I went to prep school for junior high, at an all-boys school. It was an interesting and good experience. I learned a lot about academics there. Though it was mostly at that school that I first experienced anti-Semitism. There were kids who had basically never met a Jew, and there were a few of us there, but we were never really threatened by it. I just felt that they were fools. Then I went back to public high school, and onto the University of Maryland, nearby, though that was not my favorite time of life.

And where did you go from Maryland?

Right after college, for a year, some friends and I started a restaurant, in Truckee, California. It was called Erik’s at Hilltop Lodge. It was incredibly hard but a very empowering and rewarding year.

It was an international place–we had a Chinese dish, and an Italian dish, and a handcut steak, and a Belgian beef stew. We covered the globe – Mexican enchiladas. This was in 1980 and ’81. My friend David was actually going to be the main cook, but he hurt his knee and he couldn’t. So that is actually where I learned to cook, and I still love cooking. Erik’s closed after a year. It was doomed by undercapitalization, but it was a great experience.

You had asked if I had any nicknames. My family does not like nicknames. When they named me Robert, it’s because they wanted to call me Robert. So my name is not Bob. And when I was at the restaurant that year I would introduce myself as Robert all year long, and salespeople and customers would then turn around and address me as Bob. And I would say “my name is not Bob, its Robert.” And so one of my partners started calling me “Not-Bob”. That’s about the only nickname that’s ever stuck.

What are the stepping stones toward your career now?

After the restaurant closed, I came back to DC and spent my 20s working in arts administration and doing some media work.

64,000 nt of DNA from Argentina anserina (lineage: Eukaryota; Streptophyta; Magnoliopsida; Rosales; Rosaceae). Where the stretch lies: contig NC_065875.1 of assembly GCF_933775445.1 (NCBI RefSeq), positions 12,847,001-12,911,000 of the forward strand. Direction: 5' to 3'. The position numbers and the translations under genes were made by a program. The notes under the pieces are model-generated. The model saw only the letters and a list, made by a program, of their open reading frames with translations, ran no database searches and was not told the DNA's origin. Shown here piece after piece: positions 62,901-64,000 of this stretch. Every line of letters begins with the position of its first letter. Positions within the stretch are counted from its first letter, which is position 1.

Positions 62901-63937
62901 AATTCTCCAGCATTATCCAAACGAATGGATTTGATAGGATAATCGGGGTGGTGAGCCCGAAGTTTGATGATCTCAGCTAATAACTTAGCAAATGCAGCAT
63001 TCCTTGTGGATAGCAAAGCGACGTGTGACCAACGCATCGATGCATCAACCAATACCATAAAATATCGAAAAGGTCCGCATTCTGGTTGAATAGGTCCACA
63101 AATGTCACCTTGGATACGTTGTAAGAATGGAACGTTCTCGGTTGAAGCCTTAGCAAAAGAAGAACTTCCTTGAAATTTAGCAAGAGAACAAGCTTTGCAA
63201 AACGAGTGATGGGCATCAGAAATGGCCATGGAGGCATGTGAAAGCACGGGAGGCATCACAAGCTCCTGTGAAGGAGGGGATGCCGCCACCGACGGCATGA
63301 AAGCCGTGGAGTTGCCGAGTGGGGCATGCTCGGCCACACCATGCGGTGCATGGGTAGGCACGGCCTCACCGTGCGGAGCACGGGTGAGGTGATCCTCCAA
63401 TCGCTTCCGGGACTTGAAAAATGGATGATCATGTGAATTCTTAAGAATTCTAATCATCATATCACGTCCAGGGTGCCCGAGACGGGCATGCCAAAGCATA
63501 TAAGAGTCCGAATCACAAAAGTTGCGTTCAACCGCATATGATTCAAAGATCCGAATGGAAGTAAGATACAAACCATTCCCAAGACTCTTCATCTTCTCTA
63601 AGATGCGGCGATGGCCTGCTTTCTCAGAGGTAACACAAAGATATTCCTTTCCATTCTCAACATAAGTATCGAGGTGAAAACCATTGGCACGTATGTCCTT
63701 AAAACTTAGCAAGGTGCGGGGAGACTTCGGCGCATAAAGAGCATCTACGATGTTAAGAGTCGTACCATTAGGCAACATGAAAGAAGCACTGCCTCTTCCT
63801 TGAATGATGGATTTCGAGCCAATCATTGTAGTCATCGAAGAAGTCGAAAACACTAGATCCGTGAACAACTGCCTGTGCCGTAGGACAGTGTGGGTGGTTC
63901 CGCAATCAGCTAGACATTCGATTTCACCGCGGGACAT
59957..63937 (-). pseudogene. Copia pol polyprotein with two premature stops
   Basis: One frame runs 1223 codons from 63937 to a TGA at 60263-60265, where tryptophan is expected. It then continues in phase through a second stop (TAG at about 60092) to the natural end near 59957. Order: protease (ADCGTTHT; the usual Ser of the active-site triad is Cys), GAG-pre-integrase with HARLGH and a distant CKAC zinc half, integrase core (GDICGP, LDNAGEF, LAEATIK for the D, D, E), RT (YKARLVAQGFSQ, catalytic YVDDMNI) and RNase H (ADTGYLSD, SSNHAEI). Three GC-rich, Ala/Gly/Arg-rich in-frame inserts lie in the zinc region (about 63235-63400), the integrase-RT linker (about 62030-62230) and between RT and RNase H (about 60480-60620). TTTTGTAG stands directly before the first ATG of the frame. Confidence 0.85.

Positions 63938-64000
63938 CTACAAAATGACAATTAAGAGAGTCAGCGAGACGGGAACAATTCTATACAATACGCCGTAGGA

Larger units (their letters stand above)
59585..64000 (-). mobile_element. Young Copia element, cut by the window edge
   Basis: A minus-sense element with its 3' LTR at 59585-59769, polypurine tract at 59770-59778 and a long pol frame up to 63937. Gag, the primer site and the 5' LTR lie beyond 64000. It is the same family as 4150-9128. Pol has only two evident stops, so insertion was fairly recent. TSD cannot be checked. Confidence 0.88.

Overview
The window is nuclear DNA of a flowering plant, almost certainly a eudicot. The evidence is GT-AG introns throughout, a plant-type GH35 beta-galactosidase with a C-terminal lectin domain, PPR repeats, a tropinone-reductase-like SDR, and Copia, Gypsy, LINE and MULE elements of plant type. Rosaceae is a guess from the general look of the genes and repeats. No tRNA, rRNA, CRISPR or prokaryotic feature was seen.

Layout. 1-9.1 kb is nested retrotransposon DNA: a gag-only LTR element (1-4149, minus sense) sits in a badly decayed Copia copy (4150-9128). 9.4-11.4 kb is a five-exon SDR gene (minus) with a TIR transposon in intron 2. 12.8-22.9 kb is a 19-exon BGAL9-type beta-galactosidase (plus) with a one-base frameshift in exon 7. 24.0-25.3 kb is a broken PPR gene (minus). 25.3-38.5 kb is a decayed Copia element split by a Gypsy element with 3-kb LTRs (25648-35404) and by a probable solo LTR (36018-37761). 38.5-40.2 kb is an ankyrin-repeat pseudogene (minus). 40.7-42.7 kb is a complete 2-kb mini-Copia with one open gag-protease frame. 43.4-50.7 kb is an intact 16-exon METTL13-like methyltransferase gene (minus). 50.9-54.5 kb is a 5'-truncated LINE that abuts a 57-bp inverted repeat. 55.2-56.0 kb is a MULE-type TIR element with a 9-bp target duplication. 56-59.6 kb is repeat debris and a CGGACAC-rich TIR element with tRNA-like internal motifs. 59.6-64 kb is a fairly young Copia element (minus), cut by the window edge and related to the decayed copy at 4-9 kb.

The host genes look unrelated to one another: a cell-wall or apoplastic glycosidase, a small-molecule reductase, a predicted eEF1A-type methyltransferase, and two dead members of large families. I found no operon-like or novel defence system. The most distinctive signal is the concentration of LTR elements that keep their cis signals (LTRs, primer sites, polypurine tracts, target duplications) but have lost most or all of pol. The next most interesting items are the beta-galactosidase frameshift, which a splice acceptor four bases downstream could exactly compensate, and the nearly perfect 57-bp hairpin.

My degree had been in English, you know, preparation for nothing – and everything. But I did learn how to write, so it proved to be a valuable experience. I worked for the National Endowment for the Arts, then a private company doing slide shows and videos, in the architecture and design fields.

And as I started thinking about graduate school, I was working for a congressional agency, in technology assessment, and that’s where I met Sue. She worked there as well.

So I decided to get a graduate degree, and I did a Masters at Indiana University, about ten years after getting my undergrad. It was in Educational Technology, and Sue was nice enough to follow me to Indiana. We got married while we were living Indiana, but we were actually married outside of DC. My Dad had been ill for many years, and if he was going to be at the wedding it needed to be there.

We were in Indiana for two years, and as I was finishing up, I had read about a museum internship that came across the graduate school wire, at the Museum of Science and Industry in Chicago. And I told Sue that that was really exciting but I knew that I needed to get a job. But she said, if you really want to do that we should check that out, so I ended up doing a three month internship in Chicago, while she stayed in Indiana.

And then?

And then I got the museum bug, and started applying to museums and was fortunate enough to get the job here at the Science Museum. We moved here in November of ’92. The internship in Chicago really turned me on to museum work. I started out here by developing exhibits, and haven’t moved very far, though now I lead teams that develop exhibits, as Project Leader.

What does that entail? Do you actually go out and build the thing?